Anna Magdalena Bach
In a post, since deleted, in discussion https://www.violinist.com/discussion/archive/24966/,
somebody said (following a comment of mine which is still there) that they'd like to meet Anna Magdalena Bach. Well, anyone who would have liked to have met her, look out the next penniless, homeless "old bag" that you see dying in the street - It could be someone like Anna Magdalena Bach (The only person in the next generation who sent her any money at all was CPE, a step son)!
The number of homeless people in America is a disgrace. When are we going to just decide to be civilized and make sure that people have a place to sleep and enough to eat?
Very sad story, this is the first I've heard of her.
As a European who frequently visited various USA cities for my job (at least, before the corona era :-( indeed I never could get used to the so explicitly numerous homeless people you encounter there. For me the biggest difference between USA and Europe, next to completely insane airconditioning :-)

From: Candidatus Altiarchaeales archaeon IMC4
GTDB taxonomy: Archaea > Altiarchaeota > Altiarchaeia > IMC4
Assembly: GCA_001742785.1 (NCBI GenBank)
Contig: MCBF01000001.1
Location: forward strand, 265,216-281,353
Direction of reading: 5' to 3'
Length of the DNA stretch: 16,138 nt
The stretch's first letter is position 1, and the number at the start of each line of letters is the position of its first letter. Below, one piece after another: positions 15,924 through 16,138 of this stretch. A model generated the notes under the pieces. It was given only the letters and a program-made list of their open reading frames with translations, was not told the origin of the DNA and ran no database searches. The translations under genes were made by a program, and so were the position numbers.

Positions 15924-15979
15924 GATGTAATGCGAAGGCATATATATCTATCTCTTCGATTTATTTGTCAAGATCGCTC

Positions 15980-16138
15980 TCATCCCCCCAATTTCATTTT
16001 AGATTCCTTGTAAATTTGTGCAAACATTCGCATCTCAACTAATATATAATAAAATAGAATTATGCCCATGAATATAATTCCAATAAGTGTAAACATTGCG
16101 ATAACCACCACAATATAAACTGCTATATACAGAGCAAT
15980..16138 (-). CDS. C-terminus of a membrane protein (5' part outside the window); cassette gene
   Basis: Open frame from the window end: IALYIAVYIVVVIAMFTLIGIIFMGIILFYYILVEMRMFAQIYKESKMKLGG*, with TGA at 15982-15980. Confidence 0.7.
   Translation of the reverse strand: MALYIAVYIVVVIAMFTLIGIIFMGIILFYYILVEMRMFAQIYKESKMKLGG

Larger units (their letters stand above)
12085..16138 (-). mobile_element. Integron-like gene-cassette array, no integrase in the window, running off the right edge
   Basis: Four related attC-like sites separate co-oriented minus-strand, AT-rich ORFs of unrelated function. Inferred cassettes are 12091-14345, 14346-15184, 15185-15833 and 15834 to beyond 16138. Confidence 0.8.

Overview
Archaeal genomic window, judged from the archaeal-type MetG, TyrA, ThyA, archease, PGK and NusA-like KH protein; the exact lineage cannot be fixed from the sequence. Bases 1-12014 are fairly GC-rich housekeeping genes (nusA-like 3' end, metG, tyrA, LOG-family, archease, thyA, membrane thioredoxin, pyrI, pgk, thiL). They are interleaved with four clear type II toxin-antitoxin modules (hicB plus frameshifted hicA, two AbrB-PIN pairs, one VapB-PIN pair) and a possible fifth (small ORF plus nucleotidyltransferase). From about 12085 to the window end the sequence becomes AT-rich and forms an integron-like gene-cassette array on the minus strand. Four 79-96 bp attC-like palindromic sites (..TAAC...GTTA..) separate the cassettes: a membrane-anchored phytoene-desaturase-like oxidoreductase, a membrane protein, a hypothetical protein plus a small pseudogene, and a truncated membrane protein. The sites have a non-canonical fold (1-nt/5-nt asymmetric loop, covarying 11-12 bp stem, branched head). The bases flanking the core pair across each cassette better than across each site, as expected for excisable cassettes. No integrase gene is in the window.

Jean - and thank God for that! Our weather here is terrible and getting worse all the time - and so is yours.
@Andrew. My birthplace doesn't often get a mention on this site so I won't let my opportunity go to waste. It was there one of the first concerts I ever heard was of Constantin Silvestri conducting the Bournemouth SO. On a different plane entirely, in 1971 probably desperate to escape from the house I made a surprise appearance at a Swindon Symphony Orchestra rehearsal where the conductor handed me the solo violin part in VW's Serenade to Music. Nice.
I know what Jean means about insane air conditioning. For some years I was given the task of managing the orientation and entrance examinations, etc., for all the new graduate students in our department (in Virginia in late August). After the first year I learned to advise the folks just arriving from other countries to bring a sweater or a light jacket to wear for the meetings. My parents grew up in St. Louis and moved to suburban Detroit, where I grew up, in the mid-50s. We never had air conditioning, and it wasn't until they were in their 80s that they finally had a heat pump installed. None of the public schools that I attended had any air conditioned classrooms. When folks get older they need more protection from the heat but we're perfectly fine with our AC set to 80 F (27 C). If we feel like we want it extra chilly for a short time, we'll set it down to 78.
As a career computer programmer, I've seen many instances of ridiculous air conditioning. Many people seem to believe that the purpose of air conditioning is not to make a room comfortable, but to make it
@Steve. Nice indeed!
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